For a listener, Hukam’s little-bit-of-everything is a refreshing jolt. A track such as the instantly catchy “Manali,” with its reverberating beat production and looped sitar lines, receives an extra boost of pop joy coming after the album opening “Interlace,” a dirge-like gossamer of vocal syllables and sitar notes that suggest the wide-open musical expanse this album is going to cover. “Interlace” is an ideal introductory sonic calibration, an indication that what’s to follow is going to take the traditional and tweak it, sometimes a little bit, sometimes a great deal. Brain excursions such as “Amorphous Matter” explore long-form, circular jams while hybrid pop standouts such as “Treasure” and “Where Nothing Grows” are polished enough to be hyped by music blogs.

In fact, Hukam’s idiosyncratic pop touch may be its blessing and its curse. Dang’s omnivorous taste in East and West and her seamless ability to make something personal and unique from their hybridization is inevitably going to earn Hukam comparisons to M.I.A., as if American pop ears can only compare one artist of subcontintental-Indian extraction to another. And while there are certainly worse artists to be compared to, Dang and her music are so much more interesting than that—and where she wants to take her art feels more eclectic.

Dang was raised in Glen Arm, and she grew up playing sitar and singing. Like many young musicians, she got into music through the church—or in her case, the temple. “My family wasn’t particularly musical, but my religion—my family’s Sikh, and in the Sikh religion the services are just entirely mostly music,” Dang says. “And so hymns are sung continuously. So a lot of kids in the kids’ programs at the temple, you kind of learn all that stuff. I started to get interested in singing through temple, and also growing up I went to religious retreats and summer camps, basically, and learned more hymns there. But then when I was about 12, I think, my mom said, ‘I want you to learn sitar.’ And she had found a teacher in the area, and so I started taking lessons. And he also taught Hindustani classical vocal music as well as tabla, but I just started vocals and sitar with this teacher.”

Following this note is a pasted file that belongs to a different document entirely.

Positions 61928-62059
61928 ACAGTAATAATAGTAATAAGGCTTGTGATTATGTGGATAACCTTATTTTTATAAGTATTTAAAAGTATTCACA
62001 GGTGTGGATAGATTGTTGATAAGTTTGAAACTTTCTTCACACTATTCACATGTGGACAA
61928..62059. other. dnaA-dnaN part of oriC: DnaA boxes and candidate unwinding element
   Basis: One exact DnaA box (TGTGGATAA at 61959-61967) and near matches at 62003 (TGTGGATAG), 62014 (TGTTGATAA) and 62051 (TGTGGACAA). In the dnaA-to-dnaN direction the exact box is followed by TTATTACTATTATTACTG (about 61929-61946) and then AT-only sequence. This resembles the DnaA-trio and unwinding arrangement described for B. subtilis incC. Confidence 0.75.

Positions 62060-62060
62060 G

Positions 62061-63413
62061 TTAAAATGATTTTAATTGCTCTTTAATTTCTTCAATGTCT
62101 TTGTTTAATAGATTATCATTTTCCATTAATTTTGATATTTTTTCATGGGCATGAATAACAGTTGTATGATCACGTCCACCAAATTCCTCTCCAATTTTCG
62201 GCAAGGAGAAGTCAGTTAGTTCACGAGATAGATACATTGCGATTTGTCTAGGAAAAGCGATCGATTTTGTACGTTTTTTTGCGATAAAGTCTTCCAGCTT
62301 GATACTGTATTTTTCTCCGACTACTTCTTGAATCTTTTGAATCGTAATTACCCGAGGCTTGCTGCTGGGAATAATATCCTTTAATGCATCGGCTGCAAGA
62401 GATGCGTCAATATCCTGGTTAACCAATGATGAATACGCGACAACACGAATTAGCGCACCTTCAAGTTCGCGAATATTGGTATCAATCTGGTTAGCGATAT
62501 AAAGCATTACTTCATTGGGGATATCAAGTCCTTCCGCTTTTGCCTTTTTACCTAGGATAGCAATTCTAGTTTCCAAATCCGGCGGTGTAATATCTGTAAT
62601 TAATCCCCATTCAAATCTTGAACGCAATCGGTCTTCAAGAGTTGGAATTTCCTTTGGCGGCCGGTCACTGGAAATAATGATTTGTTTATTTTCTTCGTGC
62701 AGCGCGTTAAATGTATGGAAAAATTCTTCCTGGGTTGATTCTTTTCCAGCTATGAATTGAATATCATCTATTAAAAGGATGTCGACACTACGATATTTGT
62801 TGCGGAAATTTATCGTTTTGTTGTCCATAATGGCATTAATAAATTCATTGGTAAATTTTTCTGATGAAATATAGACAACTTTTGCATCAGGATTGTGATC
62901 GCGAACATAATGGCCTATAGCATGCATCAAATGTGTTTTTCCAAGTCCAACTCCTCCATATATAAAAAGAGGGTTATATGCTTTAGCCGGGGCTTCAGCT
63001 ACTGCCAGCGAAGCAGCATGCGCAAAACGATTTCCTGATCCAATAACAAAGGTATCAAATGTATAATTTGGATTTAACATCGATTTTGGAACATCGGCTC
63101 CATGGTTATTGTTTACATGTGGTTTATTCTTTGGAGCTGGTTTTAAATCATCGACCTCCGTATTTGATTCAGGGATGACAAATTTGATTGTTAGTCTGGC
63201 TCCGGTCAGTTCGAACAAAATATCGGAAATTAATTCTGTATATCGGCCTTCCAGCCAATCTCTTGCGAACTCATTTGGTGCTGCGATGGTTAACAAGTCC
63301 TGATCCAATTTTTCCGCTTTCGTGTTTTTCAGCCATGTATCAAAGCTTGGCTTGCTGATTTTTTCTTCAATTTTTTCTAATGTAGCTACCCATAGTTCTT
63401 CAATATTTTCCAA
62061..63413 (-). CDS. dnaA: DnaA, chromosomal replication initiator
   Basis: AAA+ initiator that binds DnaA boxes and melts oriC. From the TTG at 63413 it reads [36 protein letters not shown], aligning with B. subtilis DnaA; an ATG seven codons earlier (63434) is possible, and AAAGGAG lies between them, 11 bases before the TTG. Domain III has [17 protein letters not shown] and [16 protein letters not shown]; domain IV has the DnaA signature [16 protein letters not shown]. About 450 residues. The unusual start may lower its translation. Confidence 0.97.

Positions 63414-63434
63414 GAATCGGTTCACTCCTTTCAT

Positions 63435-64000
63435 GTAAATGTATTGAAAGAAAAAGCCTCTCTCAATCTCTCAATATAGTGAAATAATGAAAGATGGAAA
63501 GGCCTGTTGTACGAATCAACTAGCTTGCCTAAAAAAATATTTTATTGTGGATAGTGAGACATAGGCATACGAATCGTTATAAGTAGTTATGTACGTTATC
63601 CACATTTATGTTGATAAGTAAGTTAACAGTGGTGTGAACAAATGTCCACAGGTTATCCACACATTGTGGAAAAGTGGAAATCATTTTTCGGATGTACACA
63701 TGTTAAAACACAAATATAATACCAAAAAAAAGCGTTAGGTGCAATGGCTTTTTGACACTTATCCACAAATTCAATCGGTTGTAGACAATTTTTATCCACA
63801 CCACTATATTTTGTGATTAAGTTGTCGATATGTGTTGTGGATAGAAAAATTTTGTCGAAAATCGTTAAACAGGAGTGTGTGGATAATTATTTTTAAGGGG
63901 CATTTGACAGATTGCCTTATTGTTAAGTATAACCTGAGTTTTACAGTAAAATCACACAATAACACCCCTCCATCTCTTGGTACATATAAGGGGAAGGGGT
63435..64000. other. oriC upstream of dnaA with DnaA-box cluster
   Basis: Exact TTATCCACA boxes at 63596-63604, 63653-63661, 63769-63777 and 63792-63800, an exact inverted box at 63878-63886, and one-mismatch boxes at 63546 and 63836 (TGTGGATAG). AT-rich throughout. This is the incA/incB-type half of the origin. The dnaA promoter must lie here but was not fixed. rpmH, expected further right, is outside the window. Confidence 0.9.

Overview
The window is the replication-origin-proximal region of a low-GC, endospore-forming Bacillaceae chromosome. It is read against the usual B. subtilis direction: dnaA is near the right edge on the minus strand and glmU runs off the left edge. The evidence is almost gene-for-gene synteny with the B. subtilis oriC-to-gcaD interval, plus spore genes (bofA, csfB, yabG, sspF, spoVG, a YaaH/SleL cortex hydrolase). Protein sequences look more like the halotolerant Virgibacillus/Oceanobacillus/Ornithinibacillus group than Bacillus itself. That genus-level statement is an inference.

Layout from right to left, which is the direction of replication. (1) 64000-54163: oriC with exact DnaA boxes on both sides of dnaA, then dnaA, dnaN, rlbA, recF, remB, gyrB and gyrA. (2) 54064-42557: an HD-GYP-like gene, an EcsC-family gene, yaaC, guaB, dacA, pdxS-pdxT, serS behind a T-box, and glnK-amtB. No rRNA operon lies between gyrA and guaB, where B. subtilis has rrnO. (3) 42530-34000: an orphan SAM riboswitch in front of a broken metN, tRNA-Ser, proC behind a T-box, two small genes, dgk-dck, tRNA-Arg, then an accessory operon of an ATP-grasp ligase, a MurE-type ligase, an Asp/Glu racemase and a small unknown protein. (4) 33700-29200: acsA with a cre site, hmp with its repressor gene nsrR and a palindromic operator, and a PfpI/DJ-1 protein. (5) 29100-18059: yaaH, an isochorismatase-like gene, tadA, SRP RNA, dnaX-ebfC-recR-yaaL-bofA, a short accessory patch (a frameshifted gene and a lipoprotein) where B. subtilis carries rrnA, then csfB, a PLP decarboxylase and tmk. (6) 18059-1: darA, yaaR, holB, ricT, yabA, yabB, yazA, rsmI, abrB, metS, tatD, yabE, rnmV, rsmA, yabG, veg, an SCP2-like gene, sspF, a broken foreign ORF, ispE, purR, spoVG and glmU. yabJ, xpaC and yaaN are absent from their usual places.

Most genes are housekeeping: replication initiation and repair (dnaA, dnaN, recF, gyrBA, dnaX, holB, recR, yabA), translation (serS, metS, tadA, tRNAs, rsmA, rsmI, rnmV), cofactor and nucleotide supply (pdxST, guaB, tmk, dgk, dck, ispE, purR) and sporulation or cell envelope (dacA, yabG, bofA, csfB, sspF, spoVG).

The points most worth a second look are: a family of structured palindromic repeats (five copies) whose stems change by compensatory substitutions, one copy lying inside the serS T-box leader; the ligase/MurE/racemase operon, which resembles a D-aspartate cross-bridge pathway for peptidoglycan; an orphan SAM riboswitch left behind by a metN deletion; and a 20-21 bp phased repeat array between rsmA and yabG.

She liked music, but at that age, the work that went with music didn’t entirely suit her. “I still am one of those people where I hate practicing,” she laughs. “I have very much a love/hate relationship with practicing and working. So I hated it when I started. And after three years my mom said, ‘OK, if you’re really aren’t going to practice I’m not going to keep paying for lessons.’”

The lessons stopped around 15 (though about two years later she picked them up again intermittently), but not her interest in music and the arts. Dang continued to perform at the McDonogh School—“I was one of those kids that had a rehearsal almost every night of the week,” she says—and entered Oberlin College Conservatory of Music where she majored in technology in music and the related arts. It was a program that focused on electroacoustic composition, in which Dang was interested, but she also wanted to bring her culture and instruments into that situation.

It took some time to work those ideas out. “We were always encouraged to explore our primary instruments,” Dang says of the sitar and voice in her college work. “It was definitely always present, but I don’t think it was until very further along that I really better understood how I wanted to—I don’t know—that I liked the work that I was making, in the way that the East and West came together and kind of understood how I was approaching things.”